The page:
I wrote multiple NFL-related columns during the football season, for a few different venues, and it was exhausting. Not just because I feel ambivalent-to-grossed-out about the NFL in general, although there was that, but because cranking up the dudgeon when I’d really have preferred to write about something else (or take a nap) was not as easy as it seemed before I actually had to do it. It’s much, much better than not having work, of course, and there are of course a near-infinite number of harder jobs in the world than pretending to care about the Jets. But I mention it because having experienced that enervating, gnawing combination of lack-of-interest and impending deadline is about as close as I can get to sympathy for Buzz Bissinger in his sportswriting dotage.
The guy obviously does not much care about sports anymore, which makes it kind of a shame that he has to keep writing about them. Everyone has to eat, I guess, and while Buzz would obviously rather be in a steakhouse, listening to Tony LaRussa bitch about illegal aliens and taxes, or just kicking back and screaming at young people in an A&P parking lot than writing columns about sports, no one’s paying him to do what he’d rather be doing. (Although they already paid him for the LaRussa bit, kind of) So he’s still out there, banging out his played-out curmudgeonhoods about the sports topic of the moment. It must suck, in a way.
But that’s about as far as I can go, honestly. Buzz, who now writes for The Daily Beast’s sports section, delivered himself of a pretty embarrassing column on the NBA over the weekend. Bissinger’s thesis was that the NBA’s problem connecting with fans owed to the fact that the league was “too black” — aesthetically and in terms of, you know, how many black people it employs — and that some people, though not Buzz, were turned off by that. The column itself is pretty much indefensible, but not necessarily because Bissinger managed to be more or less totally wrong in an utterly out-of-touch way. Here’s how it starts:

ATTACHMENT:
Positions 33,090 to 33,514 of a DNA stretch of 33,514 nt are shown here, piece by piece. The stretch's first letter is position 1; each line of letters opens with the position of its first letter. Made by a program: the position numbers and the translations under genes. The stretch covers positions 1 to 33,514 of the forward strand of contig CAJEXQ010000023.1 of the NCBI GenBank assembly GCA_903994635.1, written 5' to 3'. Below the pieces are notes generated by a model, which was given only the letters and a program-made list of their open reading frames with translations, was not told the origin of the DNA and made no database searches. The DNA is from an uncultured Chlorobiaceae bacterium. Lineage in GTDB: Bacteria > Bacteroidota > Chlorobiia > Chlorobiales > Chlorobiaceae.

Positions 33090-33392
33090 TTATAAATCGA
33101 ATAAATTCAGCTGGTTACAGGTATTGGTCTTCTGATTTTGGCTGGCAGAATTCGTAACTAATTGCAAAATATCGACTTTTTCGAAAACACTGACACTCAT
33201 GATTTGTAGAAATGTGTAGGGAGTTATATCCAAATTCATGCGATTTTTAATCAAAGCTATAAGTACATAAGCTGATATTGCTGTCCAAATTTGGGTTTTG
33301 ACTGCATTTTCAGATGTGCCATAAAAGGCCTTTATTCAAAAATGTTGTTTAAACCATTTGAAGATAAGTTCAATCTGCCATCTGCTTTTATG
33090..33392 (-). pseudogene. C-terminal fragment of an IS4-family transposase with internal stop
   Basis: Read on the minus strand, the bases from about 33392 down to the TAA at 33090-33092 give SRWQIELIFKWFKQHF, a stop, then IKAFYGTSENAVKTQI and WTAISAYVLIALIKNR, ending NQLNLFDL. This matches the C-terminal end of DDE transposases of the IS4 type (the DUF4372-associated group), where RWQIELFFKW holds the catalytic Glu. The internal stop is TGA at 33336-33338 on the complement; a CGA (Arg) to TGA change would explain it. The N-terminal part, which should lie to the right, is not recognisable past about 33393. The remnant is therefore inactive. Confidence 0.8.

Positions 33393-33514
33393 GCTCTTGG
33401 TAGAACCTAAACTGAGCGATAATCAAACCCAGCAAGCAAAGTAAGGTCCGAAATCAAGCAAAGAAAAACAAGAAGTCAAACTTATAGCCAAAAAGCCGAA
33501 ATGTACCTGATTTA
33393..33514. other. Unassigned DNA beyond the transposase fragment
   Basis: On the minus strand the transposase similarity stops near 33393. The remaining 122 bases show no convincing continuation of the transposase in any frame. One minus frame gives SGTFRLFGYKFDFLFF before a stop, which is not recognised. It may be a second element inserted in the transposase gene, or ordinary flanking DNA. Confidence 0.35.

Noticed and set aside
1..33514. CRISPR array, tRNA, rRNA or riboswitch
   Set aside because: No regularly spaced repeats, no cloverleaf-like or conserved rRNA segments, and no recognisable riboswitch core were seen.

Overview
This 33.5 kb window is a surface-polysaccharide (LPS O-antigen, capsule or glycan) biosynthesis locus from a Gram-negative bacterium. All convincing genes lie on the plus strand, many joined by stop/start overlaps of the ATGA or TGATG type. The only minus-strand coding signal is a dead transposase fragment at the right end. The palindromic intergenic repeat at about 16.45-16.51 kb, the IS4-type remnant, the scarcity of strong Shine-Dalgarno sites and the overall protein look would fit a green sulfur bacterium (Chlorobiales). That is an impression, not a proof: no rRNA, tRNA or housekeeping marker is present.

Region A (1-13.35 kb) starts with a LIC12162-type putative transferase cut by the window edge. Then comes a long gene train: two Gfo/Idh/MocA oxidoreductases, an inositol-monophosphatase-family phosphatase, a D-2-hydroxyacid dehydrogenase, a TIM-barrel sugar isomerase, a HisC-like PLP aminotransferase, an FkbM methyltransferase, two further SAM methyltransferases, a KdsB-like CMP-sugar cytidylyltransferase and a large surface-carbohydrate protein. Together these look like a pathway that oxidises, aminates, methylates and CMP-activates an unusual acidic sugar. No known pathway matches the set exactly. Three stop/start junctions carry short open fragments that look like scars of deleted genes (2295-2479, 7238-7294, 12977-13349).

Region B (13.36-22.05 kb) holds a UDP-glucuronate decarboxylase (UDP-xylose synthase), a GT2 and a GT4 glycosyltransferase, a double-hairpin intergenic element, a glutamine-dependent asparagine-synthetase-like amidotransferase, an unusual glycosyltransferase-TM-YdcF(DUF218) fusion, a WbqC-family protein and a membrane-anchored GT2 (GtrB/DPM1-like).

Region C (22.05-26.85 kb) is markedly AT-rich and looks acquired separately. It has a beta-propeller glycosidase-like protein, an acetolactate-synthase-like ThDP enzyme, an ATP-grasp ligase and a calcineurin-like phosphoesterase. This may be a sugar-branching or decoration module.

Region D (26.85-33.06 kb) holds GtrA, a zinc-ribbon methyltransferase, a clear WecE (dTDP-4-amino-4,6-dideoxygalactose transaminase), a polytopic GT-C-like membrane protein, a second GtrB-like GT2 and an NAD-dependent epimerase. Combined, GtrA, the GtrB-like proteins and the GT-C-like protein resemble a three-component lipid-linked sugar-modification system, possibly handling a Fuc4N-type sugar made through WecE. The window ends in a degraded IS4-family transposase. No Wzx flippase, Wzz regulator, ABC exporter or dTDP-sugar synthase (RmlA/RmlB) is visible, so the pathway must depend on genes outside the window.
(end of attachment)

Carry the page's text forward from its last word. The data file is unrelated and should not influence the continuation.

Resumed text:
My editor thinks I should write something about professional basketball. The timing is certainly right—the National Basketball Association’s All-Star extravaganza starts today in Los Angeles, culminating in the All-Star game on Sunday night. The problem is, I don’t really know what to say about the NBA other than I almost never watch it anymore. I am not a basketball junkie and I have no desire to be one. There are maybe three players I would pay to watch.
And we could stop right there, some five sentences after Buzz should’ve stopped. Not just because leading with an admission of ignorance and some mushy contrarianism sure is one Bleacher Report-y ass way to start a column (except for the part about editors, which is obviously not a Bleacher Report thing), but because Bissinger is copping, up top, to an inability to 1) want to or 2) be able to write the column that he then (of course) proceeds to write. Everything that Bissinger goes on to be wrong about — why the NBA “is in trouble, and I don’t think there’s much dispute about that,” that attendance is down, that the game is suffocatingly one-on-one, as well as some really dicey stuff about how black players’ body language scans to white fans, though not to Buzz, who is not a racist but a truth-teller — is explained by a lede in which he allows that there is absolutely no reason why he should be writing this column. Which is effectively the same thing as admitting that there’s no reason why anyone should be reading it.
That Bissinger is wrong about a great deal in his column might not be surprising, given all that, but it’s still worth pointing out. At The Score’s Basketball Jones blog, Scott Carefoot does a good job of that: